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Primary school pupils in Argyll and Bute could get free milk from the start of next term.
A report before councillors has recommended that the current 10p fee for a 189ml (one third of a pint) portion of milk in primary schools should be abolished from August 2021.
This would cost the authority £21,000, but with the roll-out of free school meals in primary schools from August, officials believe that charging for milk will no longer deliver significant income.
A decision on the charge was expected to be taken by the full council at its virtual meeting on Thursday June 24.
In the report, executive director Douglas Hendry said: ‘At the council’s budget setting meeting in 2015, the catering and cleaning service proposed the introduction of a 10p charge per portion of milk to all pupils who paid for a school meal but who also wished to have milk with it.
‘The purpose of this charge was to offset the higher than average purchase costs that the council paid for milk provision, with the expectation that it could generate in the region of £30,000 per annum.
‘In 2017 the council took a further decision to extend this 10p charge to all pupils in primary schools, whether those pupils were in receipt of a free or paid meal.
‘This measure was mitigated by the inclusion of milk-based desserts to ensure that pupils were able to receive their required calcium intake from school meals.
‘This extension was expected to generate an additional £10,000 per annum.
‘In real terms, due to a decline in uptake of milk arising from the charge, the additional income generated for milk in 2019/20 was £21,700.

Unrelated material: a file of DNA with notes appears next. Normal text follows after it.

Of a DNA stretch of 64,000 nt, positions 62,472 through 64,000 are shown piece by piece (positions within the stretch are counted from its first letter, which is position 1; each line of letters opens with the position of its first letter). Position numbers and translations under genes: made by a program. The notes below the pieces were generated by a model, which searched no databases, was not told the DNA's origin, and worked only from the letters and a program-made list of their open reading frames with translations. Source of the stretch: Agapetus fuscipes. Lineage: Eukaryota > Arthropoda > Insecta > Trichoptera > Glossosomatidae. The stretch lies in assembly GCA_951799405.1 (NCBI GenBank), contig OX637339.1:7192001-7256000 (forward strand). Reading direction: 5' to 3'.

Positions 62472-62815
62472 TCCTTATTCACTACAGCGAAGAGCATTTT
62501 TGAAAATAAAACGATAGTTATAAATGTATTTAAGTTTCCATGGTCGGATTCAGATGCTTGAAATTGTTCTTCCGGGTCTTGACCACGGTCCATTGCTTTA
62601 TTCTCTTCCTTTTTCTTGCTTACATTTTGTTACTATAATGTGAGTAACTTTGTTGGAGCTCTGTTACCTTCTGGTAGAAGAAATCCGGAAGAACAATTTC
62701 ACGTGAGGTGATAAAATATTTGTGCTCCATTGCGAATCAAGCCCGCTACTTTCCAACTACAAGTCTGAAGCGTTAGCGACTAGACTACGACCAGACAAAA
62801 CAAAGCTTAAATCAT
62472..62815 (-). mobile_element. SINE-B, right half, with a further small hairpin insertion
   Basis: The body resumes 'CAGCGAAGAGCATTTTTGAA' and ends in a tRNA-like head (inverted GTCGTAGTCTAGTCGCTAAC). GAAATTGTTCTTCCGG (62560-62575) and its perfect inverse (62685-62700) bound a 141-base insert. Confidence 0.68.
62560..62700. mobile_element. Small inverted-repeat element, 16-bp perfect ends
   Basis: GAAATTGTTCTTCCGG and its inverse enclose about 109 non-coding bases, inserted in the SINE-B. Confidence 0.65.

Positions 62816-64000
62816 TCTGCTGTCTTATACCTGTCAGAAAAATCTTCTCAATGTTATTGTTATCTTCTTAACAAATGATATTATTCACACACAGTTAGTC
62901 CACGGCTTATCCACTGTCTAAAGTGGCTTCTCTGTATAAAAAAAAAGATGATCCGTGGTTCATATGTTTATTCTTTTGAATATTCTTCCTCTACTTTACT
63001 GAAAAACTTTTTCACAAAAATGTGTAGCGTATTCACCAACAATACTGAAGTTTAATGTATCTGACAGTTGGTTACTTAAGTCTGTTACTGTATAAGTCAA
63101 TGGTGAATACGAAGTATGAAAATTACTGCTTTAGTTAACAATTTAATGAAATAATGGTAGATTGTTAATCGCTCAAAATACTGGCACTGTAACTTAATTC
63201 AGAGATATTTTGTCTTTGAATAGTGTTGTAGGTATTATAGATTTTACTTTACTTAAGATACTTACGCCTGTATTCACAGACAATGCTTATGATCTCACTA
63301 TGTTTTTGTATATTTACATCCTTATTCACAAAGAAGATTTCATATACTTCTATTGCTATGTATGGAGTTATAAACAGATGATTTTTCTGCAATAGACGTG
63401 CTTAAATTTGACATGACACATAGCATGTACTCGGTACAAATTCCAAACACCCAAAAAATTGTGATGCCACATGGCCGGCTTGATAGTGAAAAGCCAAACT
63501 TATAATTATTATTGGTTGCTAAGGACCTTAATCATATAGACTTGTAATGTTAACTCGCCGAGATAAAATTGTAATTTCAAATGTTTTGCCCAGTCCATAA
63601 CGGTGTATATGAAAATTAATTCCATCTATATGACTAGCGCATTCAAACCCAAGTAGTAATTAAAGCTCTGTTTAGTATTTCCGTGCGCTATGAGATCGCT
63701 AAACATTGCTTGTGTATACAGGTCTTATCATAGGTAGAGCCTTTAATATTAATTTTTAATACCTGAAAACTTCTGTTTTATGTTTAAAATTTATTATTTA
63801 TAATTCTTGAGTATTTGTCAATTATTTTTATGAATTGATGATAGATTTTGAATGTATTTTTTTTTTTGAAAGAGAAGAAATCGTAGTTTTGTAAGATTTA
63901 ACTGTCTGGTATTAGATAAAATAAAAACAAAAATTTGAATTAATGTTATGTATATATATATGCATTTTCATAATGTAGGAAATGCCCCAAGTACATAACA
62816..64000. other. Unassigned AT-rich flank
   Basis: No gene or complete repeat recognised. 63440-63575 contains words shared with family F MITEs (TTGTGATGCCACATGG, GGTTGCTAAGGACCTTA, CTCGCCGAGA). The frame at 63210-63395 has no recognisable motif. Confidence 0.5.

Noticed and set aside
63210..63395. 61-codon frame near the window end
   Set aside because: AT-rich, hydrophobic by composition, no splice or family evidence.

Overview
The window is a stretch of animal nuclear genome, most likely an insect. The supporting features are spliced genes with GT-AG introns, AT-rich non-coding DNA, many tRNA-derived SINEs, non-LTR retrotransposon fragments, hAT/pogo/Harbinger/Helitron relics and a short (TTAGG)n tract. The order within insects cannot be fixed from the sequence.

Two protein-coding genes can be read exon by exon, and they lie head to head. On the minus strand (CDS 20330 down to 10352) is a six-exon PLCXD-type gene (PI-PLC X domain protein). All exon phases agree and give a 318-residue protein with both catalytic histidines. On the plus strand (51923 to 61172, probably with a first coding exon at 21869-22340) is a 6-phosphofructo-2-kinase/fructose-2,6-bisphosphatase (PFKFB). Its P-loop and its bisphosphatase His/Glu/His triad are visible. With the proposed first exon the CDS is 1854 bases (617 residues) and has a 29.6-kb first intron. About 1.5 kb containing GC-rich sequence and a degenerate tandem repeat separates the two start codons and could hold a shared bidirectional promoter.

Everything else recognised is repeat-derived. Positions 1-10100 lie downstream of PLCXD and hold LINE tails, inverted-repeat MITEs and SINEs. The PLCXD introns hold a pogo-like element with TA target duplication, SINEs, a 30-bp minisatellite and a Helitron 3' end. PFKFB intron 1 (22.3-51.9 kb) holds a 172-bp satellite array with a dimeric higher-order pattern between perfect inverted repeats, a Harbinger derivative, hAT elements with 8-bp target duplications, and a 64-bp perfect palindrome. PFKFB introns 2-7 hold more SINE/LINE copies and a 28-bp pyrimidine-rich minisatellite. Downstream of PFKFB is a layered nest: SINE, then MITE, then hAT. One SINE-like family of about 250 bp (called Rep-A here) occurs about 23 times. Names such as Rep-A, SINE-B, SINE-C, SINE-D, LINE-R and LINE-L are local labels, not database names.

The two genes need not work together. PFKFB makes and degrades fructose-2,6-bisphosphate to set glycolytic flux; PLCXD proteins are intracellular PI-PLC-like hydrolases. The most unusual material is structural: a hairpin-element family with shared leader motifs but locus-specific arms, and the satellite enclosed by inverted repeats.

‘During the course of 2021, a number of significant policy changes have been introduced by the Scottish Government which will impact on how school meals are provided in future years.’
The changes referred to by Mr Hendry include the implementation of healthy eating in schools regulations, which were introduced in April, reducing the amount of sugar and red processed meat that pupils can consume.
They also include the roll-out of free school meals in later primary years, which will begin in August and continue until fully implemented across all primary ages a year later.
Mr Hendry added: ‘With approval, officers propose removing the 10p charge for the provision of milk for pupils in primary schools.
‘Enabling milk to be provided free of charge will help to provide some of the nutritional benefits to children and young people that can no longer be provided through desserts.
‘This change would also mean that both education staff and catering staff would no longer be required to count, cash, bank and record 10p payments from parents, which can be a time-consuming process.
‘Parents would be able to ensure that their children can access milk free, without having to find 10p to pay for its provision, improving equity for all regardless of financial situation.
‘This proposal could increase uptake of milk, which could have a positive impact on local milk contractors who supply the catering and cleaning services, and would also benefit farming communities should milk volumes increase.
‘This would result in lost income to the council, in the region of £21,700 per annum, but would be outweighed by the benefits.’